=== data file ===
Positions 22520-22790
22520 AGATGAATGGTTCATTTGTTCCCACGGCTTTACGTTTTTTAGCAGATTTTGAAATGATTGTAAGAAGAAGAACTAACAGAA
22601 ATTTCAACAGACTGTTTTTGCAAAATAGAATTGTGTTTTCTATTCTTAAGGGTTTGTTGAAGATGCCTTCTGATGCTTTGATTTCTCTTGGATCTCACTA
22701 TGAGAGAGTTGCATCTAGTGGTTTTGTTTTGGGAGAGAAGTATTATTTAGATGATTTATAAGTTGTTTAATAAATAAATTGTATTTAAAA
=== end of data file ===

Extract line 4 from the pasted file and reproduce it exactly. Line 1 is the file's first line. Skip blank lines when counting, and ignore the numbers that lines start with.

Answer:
22701 TGAGAGAGTTGCATCTAGTGGTTTTGTTTTGGGAGAGAAGTATTATTTAGATGATTTATAAGTTGTTTAATAAATAAATTGTATTTAAAA